From Here to Eternity
Author, Caitlin Doughty
by Jarad Johnson
Disclaimer: Today, Jarad tackles the book, From Here to Eternity, a discussion of death and funeral practices around the world. Please be warned that this may be disturbing to some readers, so choose to read accordingly.
In this book, Caitlin explores the different death rituals around the world, and attempts to understand the Western world’s fear of death. That is not only a huge task, but a controversial one. People tend to think that being interested in death is morbid or gross. To me, that’s not exactly the healthiest attitude because news flash: everyone, and I mean everyone, is going to die, and the sooner you’re at peace with that, the better off you’ll be. Death is a part of life, and many people’s attempts to distance themselves from that (or sometimes to live in outright denial of that fact) has always confused me. I am not afraid to die, not only because it’s futile to do so, but because I don’t want to spend my life worrying about my eventual death. Don’t let death ruin your life. More than it has to, of course.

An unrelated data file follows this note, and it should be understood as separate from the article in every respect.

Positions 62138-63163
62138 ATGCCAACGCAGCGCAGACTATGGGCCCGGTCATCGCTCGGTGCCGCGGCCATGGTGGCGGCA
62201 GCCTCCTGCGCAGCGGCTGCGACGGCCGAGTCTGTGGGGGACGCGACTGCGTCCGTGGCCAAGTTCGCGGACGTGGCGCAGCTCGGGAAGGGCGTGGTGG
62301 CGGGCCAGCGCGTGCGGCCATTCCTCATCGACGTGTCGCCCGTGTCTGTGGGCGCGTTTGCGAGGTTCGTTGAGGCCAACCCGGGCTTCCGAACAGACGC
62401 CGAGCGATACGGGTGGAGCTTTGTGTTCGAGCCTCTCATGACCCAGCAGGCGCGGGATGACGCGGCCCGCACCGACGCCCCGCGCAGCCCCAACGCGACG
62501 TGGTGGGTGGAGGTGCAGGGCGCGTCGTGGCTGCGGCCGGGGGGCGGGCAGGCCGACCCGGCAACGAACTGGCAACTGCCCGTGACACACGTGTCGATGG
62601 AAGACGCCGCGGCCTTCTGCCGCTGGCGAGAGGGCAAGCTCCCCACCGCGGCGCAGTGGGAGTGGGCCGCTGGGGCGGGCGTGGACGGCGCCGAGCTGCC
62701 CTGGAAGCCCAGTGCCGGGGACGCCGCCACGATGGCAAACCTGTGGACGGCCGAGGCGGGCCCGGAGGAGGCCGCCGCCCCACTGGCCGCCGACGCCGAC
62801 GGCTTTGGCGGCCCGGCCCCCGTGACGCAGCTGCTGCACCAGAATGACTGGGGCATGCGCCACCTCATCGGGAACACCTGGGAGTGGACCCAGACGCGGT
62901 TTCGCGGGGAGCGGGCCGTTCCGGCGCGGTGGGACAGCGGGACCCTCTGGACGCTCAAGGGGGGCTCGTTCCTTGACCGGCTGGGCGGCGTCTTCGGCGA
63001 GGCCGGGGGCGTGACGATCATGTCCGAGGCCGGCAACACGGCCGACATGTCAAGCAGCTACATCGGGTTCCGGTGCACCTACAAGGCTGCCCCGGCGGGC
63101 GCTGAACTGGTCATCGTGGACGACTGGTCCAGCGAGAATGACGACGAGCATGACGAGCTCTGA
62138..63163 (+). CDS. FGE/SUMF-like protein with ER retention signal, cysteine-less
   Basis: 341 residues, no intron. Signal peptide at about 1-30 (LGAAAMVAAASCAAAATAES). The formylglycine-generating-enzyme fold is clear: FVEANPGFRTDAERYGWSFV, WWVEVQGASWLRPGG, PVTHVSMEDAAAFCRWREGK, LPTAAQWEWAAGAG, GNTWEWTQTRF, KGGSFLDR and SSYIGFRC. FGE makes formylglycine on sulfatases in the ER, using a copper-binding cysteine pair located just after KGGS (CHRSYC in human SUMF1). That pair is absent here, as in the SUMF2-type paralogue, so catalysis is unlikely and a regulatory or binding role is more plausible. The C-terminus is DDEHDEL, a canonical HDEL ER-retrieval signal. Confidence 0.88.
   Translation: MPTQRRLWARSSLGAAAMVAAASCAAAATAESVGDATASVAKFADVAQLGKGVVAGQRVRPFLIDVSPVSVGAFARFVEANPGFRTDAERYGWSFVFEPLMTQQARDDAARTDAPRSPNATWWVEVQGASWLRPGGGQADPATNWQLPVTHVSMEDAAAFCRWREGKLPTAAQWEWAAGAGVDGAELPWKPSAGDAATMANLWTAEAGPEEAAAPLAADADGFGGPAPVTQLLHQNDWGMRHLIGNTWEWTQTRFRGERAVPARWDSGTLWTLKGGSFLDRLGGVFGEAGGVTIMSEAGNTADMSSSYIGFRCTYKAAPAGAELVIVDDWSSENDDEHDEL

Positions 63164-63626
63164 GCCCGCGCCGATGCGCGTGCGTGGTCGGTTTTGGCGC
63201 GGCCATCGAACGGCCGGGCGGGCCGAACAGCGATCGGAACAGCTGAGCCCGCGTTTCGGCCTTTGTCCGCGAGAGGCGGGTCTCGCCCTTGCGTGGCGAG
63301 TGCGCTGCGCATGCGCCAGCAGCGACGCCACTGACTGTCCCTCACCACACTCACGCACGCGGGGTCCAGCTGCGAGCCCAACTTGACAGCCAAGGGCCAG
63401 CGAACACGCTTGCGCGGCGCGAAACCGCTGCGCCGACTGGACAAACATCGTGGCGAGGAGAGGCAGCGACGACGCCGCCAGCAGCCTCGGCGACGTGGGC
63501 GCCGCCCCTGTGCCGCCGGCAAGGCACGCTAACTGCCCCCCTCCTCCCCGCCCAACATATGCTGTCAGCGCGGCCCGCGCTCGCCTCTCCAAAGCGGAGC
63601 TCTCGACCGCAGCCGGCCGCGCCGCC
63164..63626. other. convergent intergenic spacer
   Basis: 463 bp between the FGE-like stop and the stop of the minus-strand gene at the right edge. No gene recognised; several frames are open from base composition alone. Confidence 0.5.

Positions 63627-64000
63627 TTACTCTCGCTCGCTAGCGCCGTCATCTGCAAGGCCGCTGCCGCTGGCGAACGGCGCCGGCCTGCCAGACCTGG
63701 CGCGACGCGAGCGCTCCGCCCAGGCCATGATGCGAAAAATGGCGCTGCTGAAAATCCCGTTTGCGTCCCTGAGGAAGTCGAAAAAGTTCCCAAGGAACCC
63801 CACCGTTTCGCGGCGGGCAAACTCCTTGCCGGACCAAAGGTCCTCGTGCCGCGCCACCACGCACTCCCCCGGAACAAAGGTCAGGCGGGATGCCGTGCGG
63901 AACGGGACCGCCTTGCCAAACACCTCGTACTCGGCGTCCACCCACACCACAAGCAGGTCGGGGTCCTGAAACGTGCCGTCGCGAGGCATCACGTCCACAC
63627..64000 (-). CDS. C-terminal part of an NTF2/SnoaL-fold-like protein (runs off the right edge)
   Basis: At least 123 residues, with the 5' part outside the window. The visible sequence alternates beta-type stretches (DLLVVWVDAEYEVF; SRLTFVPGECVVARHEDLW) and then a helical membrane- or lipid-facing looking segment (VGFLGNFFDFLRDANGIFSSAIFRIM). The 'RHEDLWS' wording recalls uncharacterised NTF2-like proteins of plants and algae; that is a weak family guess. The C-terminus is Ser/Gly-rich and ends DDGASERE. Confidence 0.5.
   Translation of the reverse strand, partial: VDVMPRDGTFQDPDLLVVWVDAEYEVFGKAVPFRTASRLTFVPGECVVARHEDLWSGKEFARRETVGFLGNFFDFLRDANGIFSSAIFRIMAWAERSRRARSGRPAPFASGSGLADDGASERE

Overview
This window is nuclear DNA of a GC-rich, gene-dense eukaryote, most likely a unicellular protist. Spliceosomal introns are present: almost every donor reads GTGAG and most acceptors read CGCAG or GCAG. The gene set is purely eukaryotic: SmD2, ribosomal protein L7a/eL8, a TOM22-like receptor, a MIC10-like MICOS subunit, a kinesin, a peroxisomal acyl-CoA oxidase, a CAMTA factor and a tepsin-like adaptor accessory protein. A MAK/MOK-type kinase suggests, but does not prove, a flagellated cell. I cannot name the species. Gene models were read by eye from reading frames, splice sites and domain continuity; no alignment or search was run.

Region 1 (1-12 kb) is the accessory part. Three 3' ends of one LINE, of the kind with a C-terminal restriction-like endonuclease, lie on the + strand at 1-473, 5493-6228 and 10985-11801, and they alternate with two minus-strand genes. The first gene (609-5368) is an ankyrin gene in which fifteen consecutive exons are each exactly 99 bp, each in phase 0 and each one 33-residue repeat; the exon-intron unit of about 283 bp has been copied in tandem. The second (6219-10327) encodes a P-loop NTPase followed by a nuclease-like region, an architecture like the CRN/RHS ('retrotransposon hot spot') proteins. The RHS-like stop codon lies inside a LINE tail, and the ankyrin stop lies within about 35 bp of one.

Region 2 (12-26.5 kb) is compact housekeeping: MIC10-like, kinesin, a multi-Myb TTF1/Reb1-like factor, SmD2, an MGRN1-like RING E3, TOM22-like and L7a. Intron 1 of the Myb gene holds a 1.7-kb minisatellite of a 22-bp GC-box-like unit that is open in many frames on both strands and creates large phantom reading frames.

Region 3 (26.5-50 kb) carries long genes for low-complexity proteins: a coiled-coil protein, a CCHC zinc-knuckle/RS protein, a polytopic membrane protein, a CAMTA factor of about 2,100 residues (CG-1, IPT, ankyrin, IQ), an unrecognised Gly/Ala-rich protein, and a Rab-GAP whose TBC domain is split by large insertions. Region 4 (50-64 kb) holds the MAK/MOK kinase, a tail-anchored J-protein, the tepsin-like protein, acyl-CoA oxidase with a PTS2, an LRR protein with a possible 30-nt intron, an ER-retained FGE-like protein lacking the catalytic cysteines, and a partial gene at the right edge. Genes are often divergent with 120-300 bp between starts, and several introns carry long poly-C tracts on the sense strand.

That doesn’t mean that we have to be ok with someone dying or that you should wish death on someone, it just means that we have to stop being afraid to think about death, or to have conversations about it. That means knowing your options when it comes to funerals or cremation, filling out an advanced directive and/or a will, and telling your loved ones about it. It’s cruel to lose someone you love, but it seems crueler to leave them floundering in the dark in an already emotionally taxing situation, especially when you could’ve done something about it.